5.5.3 Selecting service providers and deployment
In the selecting service providers and deployment stage, customers shall select cloud service providers according to security requirements and security capabilities of cloud computing services, negotiate contracts with cloud service providers (including service level agreement, security requirements,
confidentiality requirements, etc.), complete the deployment or migration of data and business to the cloud computing platform.
5.5.4 Operational supervision
In the operational supervision stage, customers shall guide and supervise cloud service providers to fulfill their contractual obligations and responsibilities, guide business system users to comply with government information system security management policies and standards, and jointly maintain data, business and cloud computing environment security.
5.5.5 Exiting services
When exiting cloud computing services, customers shall require cloud service providers to fulfill relevant responsibilities and obligations, and ensure that the data and business security in the exiting cloud computing service stage, such as safely returning customer data and completely eliminating customer data on the cloud computing platform.
When the cloud service provider needs to be changed, the customer shall select a new cloud service provider according to the requirements, and focus on the data and business security during the cloud computing service migration process; the original cloud service provider shall also be required to fulfill related responsibilities and obligations.
6 Planning preparation
6.1 General
5.2 explains the security risks and new problems faced by cloud computing. Cloud computing services are not suitable for all customers, and not all applications are suitable for deployment to cloud computing environments. measures are implemented by the cloud service provider.
b) In PaaS mode, the security measures of the software platform layer are shared between the customer and the cloud service provider. The
customer is responsible for the security of the applications developed and deployed by himself and the operating environment, and other security
measures are implemented by the cloud service provider.
c) In IaaS mode, the security measures of the virtualized computing resource layer are shared by the customer and the cloud service provider. The
customer is responsible for the security of the operating system, operating environment and applications deployed by himself. The cloud service
provider is responsible for the security of the virtual machine monitor and the underlying resources.
The lower three layers in Figure 4 consist of the facility layer, the hardware layer and the resource abstraction control layer. The facility layer and the hardware layer are the physical elements of the cloud computing environment. The facility layer mainly includes heating, ventilation, air conditioning, power and communication. The hardware layer includes all physical computing resources, such as. servers, networks (routers, firewalls, switches, network connections and interfaces), storage components (hard disks) and other physical computing components. The resource abstraction control layer implements software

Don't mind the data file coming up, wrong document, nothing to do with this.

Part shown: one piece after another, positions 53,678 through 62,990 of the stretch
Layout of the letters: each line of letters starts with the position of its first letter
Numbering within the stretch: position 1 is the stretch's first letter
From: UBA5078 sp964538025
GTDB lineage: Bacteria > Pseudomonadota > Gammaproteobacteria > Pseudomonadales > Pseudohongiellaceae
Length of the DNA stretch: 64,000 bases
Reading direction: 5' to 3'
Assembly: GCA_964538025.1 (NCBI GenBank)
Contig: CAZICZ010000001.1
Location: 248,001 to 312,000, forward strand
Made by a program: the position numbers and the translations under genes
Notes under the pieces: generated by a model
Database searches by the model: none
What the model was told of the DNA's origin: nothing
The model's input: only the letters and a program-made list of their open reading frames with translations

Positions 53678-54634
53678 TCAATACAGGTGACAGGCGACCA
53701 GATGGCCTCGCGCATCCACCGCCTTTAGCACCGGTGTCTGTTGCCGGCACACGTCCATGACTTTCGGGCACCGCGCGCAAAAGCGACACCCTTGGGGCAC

abstraction of physical computing resources through virtualization or other software technologies, and implements access control of resource based on software components such as resource allocation, access control, and usage monitoring. In all service modes, these three layers are under the full control of the cloud service provider, and all security measures are implemented by the cloud service provider.
The upper three layers in Figure 4 form the logical elements of the cloud computing environment by the application software layer, the software platform layer and the virtualized computing resource layer. The virtualized computing resource layer provides customers with access to computing resources such as virtual machines, virtual storage and virtual networks through service interfaces. The software platform layer provides customers with compilers, libraries, tools, middleware and other software tools and components for application development and deployment. The application software layer
provides customers with the application software required by the business system, and customers access these application software through clients or program interfaces.
Customers can choose the service mode according to the characteristics of different service modes and the security management requirements of their own data and business systems, combined with their own technical capabilities, pay for the resources used by the business system.
Customers shall prioritize the deployment or migration of businesses with dynamic and periodic changes in resources to the cloud computing platform, which may save money while meeting business performance requirements.
6.7.6 Delay
Delay is the time delay for the cloud computing environment to process a request, including the time required for the customer request messages